block brute-force attacks by aggregating system logs

Date: August 16, 2016
Manual group:SSHGuard Manual
Manual section:8
Version: 2.0.0


sshguard [-v] [-h] [-a blacklist-threshold] [-b blacklist-file] [-i pid-file] [-p block-time] [-s detection-time] [-w address | file] [file ...]


sshguard protects hosts from brute-force attacks against SSH and other services. It aggregates system logs and blocks repeat offenders using one of several firewall backends, including firewalld, ipfw, ipset, iptables and pf.

sshguard can read log messages from standard input (suitable for piping from syslog or journalctl) or monitor one or more log files. Log messages are parsed, line-by-line, for recognized patterns. If an attack, such as several login failures within a few seconds, is detected, the offending IP is blocked. Offenders are unblocked after a set interval, but can be semi-permanently banned using the blacklist option.

See for setup instructions.

Other features, attack signatures, and additional documentation can be found at


-a blacklist-threshold (default 30)
Block an attacker when its dangerousness exceeds blacklist-threshold. Each attack pattern that is matched contributes a fixed dangerousness of 10.
-b blacklist-file
Blacklist an attacker when its dangerousness exceeds blacklist-threshold. Blacklisted addresses are added to blacklist-file so they can be read at the next startup. Blacklisted addresses are never automatically unblocked, but it is good practice to periodically clean out stale blacklist entries.
-i pid-file
Write the PID of sshguard to pidfile.
-p block-time (default 120 secs, or 2 minutes)
Wait at least block-time seconds before releasing a blocked address. Repeat attackers are blocked for 1.5 times longer after each attack. Because sshguard unblocks attackers only at infrequent intervals, this parameter is inexact (actual blocks will be longer).
-s detection-time (default 1800 secs, or 30 minutes)
Forget about an attacker detection-time seconds after its last attempt. Its dangerousness will be reset to zero.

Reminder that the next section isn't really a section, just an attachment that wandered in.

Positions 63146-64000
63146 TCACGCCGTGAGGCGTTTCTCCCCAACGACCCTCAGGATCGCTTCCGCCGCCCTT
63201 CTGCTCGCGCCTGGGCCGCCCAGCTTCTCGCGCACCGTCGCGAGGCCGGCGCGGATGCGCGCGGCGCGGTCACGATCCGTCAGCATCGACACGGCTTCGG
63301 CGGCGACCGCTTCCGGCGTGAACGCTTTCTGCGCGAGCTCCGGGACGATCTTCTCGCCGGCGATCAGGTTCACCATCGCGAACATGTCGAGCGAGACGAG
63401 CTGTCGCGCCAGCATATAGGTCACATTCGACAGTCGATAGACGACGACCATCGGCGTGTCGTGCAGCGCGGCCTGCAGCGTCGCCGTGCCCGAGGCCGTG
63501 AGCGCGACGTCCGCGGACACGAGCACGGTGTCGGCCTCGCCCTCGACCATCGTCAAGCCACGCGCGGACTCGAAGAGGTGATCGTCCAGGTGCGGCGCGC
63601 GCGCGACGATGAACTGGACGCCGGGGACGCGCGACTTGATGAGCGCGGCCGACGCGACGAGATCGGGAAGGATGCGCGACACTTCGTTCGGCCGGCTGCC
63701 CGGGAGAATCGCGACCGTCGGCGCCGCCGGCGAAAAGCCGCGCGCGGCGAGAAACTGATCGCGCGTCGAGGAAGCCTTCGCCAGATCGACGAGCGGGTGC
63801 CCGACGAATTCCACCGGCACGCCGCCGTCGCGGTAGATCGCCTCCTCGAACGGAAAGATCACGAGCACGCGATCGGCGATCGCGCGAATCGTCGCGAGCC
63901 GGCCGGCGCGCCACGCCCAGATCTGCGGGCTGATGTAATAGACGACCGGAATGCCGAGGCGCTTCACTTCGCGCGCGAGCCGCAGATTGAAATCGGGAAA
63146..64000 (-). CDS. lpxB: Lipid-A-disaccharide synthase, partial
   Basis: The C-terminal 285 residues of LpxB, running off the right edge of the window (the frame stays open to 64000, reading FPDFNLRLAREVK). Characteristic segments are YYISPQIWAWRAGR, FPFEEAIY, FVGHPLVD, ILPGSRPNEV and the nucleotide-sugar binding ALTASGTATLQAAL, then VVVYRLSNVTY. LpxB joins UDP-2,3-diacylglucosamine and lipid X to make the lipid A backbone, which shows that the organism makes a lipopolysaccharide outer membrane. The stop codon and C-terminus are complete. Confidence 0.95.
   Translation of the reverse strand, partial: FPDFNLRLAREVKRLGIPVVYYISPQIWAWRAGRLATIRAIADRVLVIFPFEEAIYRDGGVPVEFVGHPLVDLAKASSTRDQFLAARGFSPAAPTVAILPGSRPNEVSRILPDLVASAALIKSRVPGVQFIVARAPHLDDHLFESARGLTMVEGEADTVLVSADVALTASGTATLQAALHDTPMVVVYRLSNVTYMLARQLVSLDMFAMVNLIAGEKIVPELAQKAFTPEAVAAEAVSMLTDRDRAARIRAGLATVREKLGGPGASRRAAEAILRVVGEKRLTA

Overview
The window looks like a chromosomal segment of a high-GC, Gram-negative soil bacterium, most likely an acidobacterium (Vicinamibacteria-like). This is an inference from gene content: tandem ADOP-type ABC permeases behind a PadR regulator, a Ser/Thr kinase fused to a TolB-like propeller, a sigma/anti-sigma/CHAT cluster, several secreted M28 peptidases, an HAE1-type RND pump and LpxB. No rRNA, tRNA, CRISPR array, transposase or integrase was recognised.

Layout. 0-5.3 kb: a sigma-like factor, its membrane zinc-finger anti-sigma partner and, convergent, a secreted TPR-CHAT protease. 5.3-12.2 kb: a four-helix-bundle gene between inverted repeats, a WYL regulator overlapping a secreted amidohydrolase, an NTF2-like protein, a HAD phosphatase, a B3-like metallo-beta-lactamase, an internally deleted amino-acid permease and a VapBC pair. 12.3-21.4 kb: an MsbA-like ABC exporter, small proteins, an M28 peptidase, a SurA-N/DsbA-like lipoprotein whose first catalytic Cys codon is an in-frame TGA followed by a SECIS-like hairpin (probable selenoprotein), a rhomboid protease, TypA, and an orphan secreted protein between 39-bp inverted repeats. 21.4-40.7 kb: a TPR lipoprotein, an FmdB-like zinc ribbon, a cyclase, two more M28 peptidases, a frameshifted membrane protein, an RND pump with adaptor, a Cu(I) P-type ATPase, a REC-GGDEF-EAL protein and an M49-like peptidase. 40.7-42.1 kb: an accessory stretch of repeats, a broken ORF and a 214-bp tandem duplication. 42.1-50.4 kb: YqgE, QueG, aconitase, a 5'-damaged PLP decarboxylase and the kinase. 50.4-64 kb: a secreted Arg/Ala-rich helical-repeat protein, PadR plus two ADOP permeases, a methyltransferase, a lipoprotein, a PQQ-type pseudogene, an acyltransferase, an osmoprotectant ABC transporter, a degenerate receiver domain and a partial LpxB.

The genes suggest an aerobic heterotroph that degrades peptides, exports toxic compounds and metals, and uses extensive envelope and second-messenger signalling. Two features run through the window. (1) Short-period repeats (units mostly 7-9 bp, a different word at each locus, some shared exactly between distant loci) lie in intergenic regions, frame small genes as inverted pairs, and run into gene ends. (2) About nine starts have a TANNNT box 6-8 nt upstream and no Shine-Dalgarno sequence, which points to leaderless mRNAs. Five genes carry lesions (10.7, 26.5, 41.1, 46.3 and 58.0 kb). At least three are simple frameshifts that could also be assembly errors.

-w ip-address | whitelist-file
Whitelist the given address, hostname, or address block. Alternatively, read whitelist entires from whitelist-file. This option can be given multiple times. See WHITELISTING below for details.
Print usage information and exit.
Print version information and exit.


Enable additional debugging information.


sshguard supports IP address whitelisting. Whitelisted addresses are not blocked even if they appear to generate attacks. This is useful for protecting lame LAN users (or external friendly users) from being incidentally blocked.

Whitelist addresses are controlled through the -w command-line option. This option can add explicit addresses, host names and address blocks:


specify the numeric IPv4 or IPv6 address directly, like:


or in multiple occurrences:

-w -w 2001:0db8:85a3:0000:0000:8a2e:0370:7334
host names

specify the host name directly, like:


or in multiple occurrences:

-w -w

All IPv4 and IPv6 addresses that the host resolves to are whitelisted. Hosts are resolved to addresses once, when sshguard starts up.

address blocks

specify the IPv4 or IPv6 address block in the usual CIDR notation:

-w 2002:836b:4179::836b:0000/126

or in multiple occurrences:

-w -w

When longer lists are needed for whitelisting, they can be wrapped into a plain text file, one address/hostname/block per line, with the same syntax given above.

sshguard can take whitelists from files when the -w option argument begins with a '.' (dot) or '/' (slash).

This is a sample whitelist file (say /etc/friends):

# comment line (a '#' as very first character)
#   a single IPv4 and IPv6 address
#   address blocks in CIDR notation
#   hostnames

And this is how sshguard is told to make a whitelist up from the /etc/friends file:

sshguard -w /etc/friends

The -w option can be used only once for files. For addresses, host names and address blocks it can be used with any multiplicity, even with mixes of them.






Michele Mazzucchi <>, T.J. Jones <>, Kevin Zheng <>

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